Annapolis to consider pay plan for military reservists

October 08, 2001|By Amanda J. Crawford | Amanda J. Crawford,SUN STAFF

Employees of the city of Annapolis called to active military duty would receive a supplementary salary and continued benefits under a measure to be introduced at today's city council meeting.

The legislation, sponsored by Mayor Dean L. Johnson, would prevent about 16 city employees who are members of the military reserves or National Guard from losing income and benefits if they are called to active duty as a result of the Sept. 11 terrorist attacks.

"We are trying to support our armed service, our country and our employees," said Kimla T. Milburn, the city's human resources director.

Under the legislation, the city would pay employees the difference between their city salary and their military salary and allowances while they are on active duty and away from their jobs. It also would allow them and their families to continue receiving medical benefits and would have the city pick up 100 percent of health-care costs, as opposed to the 90 percent the city currently covers. The time spent away from their jobs would be counted toward their retirement as if they had been working.

Johnson said if the legislation passes it would show "that we support them in their endeavors to protect us as a country and we look forward to their return."

Officer Eric E. Crane, a public information officer with the city Police Department, is among a handful of city employees who have been called to active military duty. Crane is a technical sergeant and security force member with the D.C. Air National Guard. He has been reporting to Andrew's Air Force Base since Sept. 12.

Crane called the proposed resolution "great news" for city employees called to active duty.

"It's one less thing I'd have to worry about because nobody knows what is going to happen," he said.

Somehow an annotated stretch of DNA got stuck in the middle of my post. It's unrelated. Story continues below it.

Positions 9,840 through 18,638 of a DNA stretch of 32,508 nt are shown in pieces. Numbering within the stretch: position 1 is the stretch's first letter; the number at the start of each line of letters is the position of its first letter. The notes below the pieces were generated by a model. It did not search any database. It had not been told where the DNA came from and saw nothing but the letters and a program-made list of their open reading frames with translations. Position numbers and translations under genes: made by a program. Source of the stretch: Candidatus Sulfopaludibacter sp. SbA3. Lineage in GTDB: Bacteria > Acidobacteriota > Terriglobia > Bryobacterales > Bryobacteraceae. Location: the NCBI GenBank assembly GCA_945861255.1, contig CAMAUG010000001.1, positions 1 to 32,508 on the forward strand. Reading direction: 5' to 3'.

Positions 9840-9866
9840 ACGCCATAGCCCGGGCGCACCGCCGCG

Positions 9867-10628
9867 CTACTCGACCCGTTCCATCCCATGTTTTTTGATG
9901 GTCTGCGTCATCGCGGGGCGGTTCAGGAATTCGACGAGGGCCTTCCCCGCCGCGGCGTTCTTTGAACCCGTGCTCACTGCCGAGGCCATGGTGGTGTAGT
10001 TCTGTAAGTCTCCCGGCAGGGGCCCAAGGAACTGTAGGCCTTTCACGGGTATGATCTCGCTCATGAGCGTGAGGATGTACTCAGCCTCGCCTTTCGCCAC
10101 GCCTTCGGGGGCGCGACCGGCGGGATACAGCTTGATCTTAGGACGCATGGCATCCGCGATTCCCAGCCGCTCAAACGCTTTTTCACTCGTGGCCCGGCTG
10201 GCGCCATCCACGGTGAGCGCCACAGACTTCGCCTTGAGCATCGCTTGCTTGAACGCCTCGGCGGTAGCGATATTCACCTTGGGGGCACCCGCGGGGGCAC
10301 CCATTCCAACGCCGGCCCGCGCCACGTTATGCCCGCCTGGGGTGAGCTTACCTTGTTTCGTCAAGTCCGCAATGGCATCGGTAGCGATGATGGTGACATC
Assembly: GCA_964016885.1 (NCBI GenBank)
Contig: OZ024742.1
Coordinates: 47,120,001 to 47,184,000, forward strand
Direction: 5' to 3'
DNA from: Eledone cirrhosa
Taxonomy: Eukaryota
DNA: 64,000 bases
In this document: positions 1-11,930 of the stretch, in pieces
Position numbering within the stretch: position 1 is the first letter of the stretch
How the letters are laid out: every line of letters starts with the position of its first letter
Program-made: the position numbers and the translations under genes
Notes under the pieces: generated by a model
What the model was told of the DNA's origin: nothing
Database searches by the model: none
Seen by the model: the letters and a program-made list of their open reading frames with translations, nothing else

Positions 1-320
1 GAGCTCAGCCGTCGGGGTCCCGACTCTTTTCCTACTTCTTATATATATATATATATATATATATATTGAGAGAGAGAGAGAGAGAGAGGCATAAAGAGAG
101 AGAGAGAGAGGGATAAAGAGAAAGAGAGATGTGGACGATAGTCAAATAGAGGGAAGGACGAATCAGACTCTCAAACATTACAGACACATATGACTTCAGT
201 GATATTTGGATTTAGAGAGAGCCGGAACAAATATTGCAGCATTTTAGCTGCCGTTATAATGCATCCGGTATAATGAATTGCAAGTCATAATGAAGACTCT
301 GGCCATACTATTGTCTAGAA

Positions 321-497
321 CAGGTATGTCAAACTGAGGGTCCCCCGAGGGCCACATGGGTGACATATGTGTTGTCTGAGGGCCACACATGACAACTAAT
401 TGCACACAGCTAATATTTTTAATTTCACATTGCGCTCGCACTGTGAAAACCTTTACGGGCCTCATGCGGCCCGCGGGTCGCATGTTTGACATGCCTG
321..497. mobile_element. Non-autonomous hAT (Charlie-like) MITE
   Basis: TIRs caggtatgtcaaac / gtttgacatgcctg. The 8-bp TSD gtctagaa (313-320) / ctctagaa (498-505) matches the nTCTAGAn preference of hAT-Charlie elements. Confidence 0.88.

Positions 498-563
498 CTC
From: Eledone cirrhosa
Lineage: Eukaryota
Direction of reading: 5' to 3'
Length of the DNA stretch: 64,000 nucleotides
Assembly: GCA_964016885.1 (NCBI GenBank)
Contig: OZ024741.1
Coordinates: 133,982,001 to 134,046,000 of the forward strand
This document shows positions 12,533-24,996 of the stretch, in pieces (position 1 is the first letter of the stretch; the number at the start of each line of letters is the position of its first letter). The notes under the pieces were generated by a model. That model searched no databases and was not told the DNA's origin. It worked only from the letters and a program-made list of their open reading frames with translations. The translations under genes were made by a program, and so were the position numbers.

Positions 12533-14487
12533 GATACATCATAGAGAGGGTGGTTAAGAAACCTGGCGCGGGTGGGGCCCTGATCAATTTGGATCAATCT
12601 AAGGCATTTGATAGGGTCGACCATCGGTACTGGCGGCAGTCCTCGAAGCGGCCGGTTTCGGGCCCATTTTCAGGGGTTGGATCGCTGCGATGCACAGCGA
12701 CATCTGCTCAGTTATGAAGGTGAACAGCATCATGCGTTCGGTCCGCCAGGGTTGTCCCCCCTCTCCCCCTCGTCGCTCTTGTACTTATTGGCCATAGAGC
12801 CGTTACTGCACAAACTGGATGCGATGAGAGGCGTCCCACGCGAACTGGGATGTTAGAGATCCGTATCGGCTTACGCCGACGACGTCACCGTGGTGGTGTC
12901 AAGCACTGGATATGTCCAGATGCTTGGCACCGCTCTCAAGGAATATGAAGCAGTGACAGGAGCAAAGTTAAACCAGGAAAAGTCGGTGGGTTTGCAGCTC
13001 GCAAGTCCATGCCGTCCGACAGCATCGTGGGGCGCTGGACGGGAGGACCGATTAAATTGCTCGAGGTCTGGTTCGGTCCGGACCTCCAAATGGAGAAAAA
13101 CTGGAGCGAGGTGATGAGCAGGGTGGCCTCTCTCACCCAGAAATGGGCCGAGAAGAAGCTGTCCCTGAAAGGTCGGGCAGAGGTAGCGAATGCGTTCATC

If passed, the measure would expire July 1. Johnson said the expiration date would keep the program within the budget year, but that it could be renewed at that time.

At the meeting, the city council will also consider an ordinance that would change the city's election law so that political parties recognized by the state would be recognized by the city.

The issue arose after Ward 1 city council candidate Isaac Opalinsky was told that his affiliation with the Green Party would not be listed on the ballot in the Nov. 6 general election.

Under current city code, a candidate's party must have received 3 percent of the vote in the last city election. Critics say that condition makes it impossible for a third party ever to get on the ballot, since it would have to already be on a ballot in order to get the percentage of votes required.

After reviewing the law, the city board of elections recommended that the council revise it. The ordinance would change the law so that parties recognized by the state - like the Green Party - or those that received 3 percent of the vote in the last presidential election would be recognized as political parties by the city.

Alderman Louise Hammond, whose seat Opalinsky is vying for, is among the four sponsors of the legislation.

Hammond said the law presented a Catch-22 that needed to be resolved.

Johnson said the council may suspend procedural rules so that it could take the final vote on that legislation at tonight's meeting in time for the Friday deadline for the preparation of ballots.

The council will meet at 7:30 p.m. in the council chamber in City Hall on Duke of Gloucester Street.

Baltimore Sun Articles
Please note the green-lined linked article text has been applied commercially without any involvement from our newsroom editors, reporters or any other editorial staff.